LATE NIGHT (7 out of 10) Directed by Nisha Ganatra; Screenplay by Mindy Kaling; Starring Mindy Kaling, Emma Thompson, John Lithgow, Hugh Dancy, Reid Scott; Rated R for language throughout and some sexual references; Running time 102 minutes; In wide release June 14, 2019.
Late Night came to me at a perfect moment. Not only had I just started a new job in an industry I only kind of know about and I feel I am struggling to fit in at the office, but I have always had a Big Dream of being the first woman to host a late night talk show (not even a lie. I had a whole roll out marketing plan mocked up). And coming from a writer who I knew would understand the struggles of being a female in entertainment, I was prepared for this movie to pack an emotional punch.
Emotional? Yes. Punchy? Almost.
Not quite a story of the struggles women face in entertainment–or really any work environment–Late Night instead takes the concept of a romcom and replaces a romance with Hugh Grant with a platonic and toxic work relationship with Emma Thompson.
Written by Mindy Kaling, she also stars as naive, novice comedy writer Molly who is offered a job (as a diversity hire) on a late night talk show, Tonight with Katherine Newbury. Katherine (played by Emma Thompson in a role written just for her) is notoriously callous, uncaring, and stale. She is the first female to host a late night talk show, but the novelty has worn off and her ratings have dipped over the past decade, leaving her in danger of being replaced by a Dane-Cook-type fratboy comedian. Newbury is reluctant to evolve her format, blaming the audience for changing and needing something that appears to the lowest common denominator.
Late Night definitely has Kaling’s style all over it. The screenplay aims to blend her experience as a woman of color in a writer’s room with her love of romcoms while also leaving the romance at the door. Romantic relationships and potential are peppered throughout, but they do not steal focus from the real message of the movie: accepting our flaws and acknowledging change is inevitable.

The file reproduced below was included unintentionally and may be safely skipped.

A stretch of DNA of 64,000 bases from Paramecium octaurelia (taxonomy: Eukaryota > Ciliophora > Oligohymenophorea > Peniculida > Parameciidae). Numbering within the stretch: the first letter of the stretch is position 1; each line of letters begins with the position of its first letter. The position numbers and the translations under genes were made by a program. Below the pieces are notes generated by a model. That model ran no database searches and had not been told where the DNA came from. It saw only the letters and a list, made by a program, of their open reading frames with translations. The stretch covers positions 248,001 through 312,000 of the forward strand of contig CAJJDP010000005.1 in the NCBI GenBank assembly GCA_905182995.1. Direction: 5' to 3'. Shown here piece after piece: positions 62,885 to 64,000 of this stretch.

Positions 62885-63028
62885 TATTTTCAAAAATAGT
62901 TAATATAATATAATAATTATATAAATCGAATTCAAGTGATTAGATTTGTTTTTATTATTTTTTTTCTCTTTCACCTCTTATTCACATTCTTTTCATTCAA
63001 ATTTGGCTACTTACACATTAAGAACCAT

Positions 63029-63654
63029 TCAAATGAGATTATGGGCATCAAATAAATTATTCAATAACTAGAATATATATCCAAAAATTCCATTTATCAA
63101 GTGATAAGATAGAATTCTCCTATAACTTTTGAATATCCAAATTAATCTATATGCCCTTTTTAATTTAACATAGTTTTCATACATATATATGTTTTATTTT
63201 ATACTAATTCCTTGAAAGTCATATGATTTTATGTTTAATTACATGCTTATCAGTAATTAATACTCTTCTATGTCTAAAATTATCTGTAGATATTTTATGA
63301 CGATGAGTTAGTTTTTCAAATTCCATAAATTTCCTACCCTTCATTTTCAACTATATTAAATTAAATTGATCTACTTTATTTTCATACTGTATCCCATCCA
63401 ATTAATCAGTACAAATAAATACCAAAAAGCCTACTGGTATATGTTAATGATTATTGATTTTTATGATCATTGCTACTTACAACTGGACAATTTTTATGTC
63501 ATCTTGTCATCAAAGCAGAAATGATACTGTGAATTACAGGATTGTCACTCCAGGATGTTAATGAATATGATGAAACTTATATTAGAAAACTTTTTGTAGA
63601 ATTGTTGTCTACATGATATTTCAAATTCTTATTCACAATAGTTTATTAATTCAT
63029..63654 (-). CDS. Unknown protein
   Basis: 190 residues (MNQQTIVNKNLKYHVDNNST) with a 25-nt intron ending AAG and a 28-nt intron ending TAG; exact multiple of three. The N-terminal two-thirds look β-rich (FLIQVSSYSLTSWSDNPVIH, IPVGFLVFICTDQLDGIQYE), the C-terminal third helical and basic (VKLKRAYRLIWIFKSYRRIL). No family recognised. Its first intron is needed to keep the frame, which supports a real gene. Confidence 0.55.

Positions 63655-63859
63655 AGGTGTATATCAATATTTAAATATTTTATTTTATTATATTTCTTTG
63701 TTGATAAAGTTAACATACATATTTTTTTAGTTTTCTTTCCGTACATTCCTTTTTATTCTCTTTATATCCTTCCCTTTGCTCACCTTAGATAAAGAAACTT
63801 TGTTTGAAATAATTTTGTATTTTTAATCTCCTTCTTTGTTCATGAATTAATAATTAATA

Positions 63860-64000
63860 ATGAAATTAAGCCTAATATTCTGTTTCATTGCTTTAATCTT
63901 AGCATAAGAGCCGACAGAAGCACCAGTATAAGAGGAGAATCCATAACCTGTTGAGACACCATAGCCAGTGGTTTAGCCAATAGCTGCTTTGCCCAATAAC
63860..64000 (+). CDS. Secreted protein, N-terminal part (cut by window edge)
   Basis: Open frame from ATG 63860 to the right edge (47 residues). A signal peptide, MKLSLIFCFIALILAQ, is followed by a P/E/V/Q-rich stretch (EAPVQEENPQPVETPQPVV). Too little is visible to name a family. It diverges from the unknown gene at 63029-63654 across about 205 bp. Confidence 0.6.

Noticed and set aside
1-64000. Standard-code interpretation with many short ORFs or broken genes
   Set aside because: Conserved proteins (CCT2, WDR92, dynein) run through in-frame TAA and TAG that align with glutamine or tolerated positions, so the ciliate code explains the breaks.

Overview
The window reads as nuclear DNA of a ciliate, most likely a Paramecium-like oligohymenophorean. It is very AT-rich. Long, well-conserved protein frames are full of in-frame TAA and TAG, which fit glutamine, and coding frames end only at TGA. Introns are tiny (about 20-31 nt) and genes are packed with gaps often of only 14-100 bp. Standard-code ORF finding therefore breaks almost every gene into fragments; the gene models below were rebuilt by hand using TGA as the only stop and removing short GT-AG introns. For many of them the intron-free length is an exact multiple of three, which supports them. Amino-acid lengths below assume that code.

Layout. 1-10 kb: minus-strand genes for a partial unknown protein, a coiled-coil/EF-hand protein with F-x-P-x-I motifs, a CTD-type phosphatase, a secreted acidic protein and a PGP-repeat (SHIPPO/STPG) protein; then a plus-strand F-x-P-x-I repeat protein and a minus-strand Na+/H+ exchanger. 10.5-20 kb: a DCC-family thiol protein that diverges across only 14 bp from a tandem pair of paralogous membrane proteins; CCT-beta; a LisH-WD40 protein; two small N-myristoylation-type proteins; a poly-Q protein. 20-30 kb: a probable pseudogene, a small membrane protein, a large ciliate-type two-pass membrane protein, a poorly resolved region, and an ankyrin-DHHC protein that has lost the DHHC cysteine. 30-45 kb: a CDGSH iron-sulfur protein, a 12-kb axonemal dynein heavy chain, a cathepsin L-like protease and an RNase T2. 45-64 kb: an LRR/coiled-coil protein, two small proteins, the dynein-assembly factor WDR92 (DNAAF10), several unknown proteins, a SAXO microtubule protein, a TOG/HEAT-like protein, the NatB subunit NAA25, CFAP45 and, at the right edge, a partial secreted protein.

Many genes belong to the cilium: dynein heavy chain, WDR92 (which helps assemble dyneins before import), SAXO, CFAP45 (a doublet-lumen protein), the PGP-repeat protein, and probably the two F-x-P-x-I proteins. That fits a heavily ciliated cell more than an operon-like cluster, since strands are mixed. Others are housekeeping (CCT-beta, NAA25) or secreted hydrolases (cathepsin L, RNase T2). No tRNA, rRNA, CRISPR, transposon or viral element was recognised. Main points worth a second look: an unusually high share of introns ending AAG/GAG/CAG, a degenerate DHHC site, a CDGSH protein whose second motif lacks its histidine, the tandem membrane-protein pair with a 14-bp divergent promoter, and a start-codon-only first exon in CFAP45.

As with most talk shows, the real charisma comes from the people. The characters all bring something human and real to the show (both fake TV show and movie). Molly is an underdog, an inexperienced and loyal newbie willing to throw herself in completely. Katherine is successful and proud, stubborn and flawed but dealing with her own depression and marital life. Dynamics between characters are something everyone can relate to, including office rivalries and flings.
Although Katherine ultimately acknowledges her faults and promises to do and be better, we still witness a toxic relationship and workplace without any real consequences. Late Night romanticizes this troublesome relationship all in the name of achieving a dream. It is a sincere romcom, meaning that despite all the troubles and all the heartache, everything seems to work out for everyone. “I was mean to you but dang it I need you” is not a message that translates well in 2019.
A common theme we are seeing in movies recently about successful women lean on the idea of “emotions are bad and you’ll never be successful if you show how vulnerable you are.” The writers of Katherine Newbury’s show cling to this idea. It’s scary to put yourself out there, but in reality, everyone’s powers stem from this act of revealing your true self and accepting your emotions rather than trying to bury them.
In the end, Late Night is a nice break from reality–women make a difference, are held to an equal standard as men, and reach accomplishments with ease. I didn’t leave ready to take on the world with my own talk show, but I did leave ready to face my new work environment with a new attitude.
7 out of 10